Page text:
Those about to die young
the insane, the criminal
they encourage them all
to write poetry
From The Epigrams of Martial, tr. Laurie Duggan (Scripsi 1989)
I heard the voice of the crane
calling loudly, calling men to the plough.
And it struck my heart black
that others hold my fair-flowering fields.
Theognis, c 550 BC, in exile
Continue reading Exile
Emily Wilson’s translation of The Odyssey reminded us of Tennyson’s marvellous poem Ulysses. Here are the closing lines:
The lights begin to twinkle from the rocks:
The long day wanes: the slow moon climbs: the deep
Moans round with many voices. Come, my friends,
‘Tis not too late to seek a newer world.
Push off, and sitting well in order smite
The sounding furrows; for my purpose holds
To sail beyond the sunset, and the baths
Of all the western stars, until I die.
It may be that the gulfs will wash us down:
It may be we shall touch the Happy Isles,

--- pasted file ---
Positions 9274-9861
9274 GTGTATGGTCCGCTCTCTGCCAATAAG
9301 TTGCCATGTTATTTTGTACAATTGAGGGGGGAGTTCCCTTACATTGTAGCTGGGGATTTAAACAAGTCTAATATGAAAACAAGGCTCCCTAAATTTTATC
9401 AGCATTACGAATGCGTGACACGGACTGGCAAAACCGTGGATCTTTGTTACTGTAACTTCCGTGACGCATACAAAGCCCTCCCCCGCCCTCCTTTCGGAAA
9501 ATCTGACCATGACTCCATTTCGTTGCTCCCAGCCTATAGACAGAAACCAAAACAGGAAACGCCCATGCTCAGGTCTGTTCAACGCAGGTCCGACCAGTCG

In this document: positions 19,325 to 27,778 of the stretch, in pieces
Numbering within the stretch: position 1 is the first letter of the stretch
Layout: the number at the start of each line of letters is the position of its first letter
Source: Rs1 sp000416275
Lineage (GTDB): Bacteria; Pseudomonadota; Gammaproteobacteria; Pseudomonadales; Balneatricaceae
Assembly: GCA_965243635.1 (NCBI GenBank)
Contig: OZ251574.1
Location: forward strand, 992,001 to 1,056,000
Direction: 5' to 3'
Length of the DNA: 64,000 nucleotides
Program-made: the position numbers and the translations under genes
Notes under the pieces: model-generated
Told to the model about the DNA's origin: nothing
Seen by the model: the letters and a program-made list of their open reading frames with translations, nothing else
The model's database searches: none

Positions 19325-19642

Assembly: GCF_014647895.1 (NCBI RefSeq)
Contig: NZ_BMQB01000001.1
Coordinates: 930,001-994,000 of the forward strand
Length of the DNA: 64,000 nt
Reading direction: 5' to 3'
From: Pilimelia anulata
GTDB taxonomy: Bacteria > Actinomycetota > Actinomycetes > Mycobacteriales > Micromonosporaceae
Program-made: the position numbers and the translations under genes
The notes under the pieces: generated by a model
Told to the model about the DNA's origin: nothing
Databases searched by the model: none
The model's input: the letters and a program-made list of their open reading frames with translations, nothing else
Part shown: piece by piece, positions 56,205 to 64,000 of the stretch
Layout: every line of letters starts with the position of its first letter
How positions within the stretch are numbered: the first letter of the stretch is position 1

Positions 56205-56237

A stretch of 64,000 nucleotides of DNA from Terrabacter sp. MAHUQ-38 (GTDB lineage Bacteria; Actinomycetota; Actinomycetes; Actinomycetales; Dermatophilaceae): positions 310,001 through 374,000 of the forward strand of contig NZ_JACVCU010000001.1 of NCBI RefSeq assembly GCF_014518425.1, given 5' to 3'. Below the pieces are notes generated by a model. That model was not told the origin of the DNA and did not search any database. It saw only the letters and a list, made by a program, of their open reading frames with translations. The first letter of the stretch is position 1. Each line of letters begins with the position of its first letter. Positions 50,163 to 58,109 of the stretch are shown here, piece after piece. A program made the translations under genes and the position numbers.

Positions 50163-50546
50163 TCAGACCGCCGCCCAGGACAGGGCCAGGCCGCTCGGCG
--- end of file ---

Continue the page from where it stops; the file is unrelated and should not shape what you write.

And see the great Achilles, whom we knew.
Tho’ much is taken, much abides; and tho’
We are not now that strength which in old days
Moved earth and heaven, that which we are, we are;
One equal temper of heroic hearts,
Made weak by time and fate, but strong in will
To strive, to seek, to find, and not to yield.
Just listen to the meter of that last line, the three heavy stresses falling on not to yield. Magnificent.
You can read the whole thing here:
Image: Wikimedia Commons
When I was young
and walked alone,
alone I lost my way.
I felt rich
when I found company.
Man delights in man.
from Havalmal the Icelandic Tao.
While Gert was pensively resting in Downward Dog the other day, this little poem by Sir Walter Raleigh came to mind: Continue reading Life ( Sir Walter Raleigh)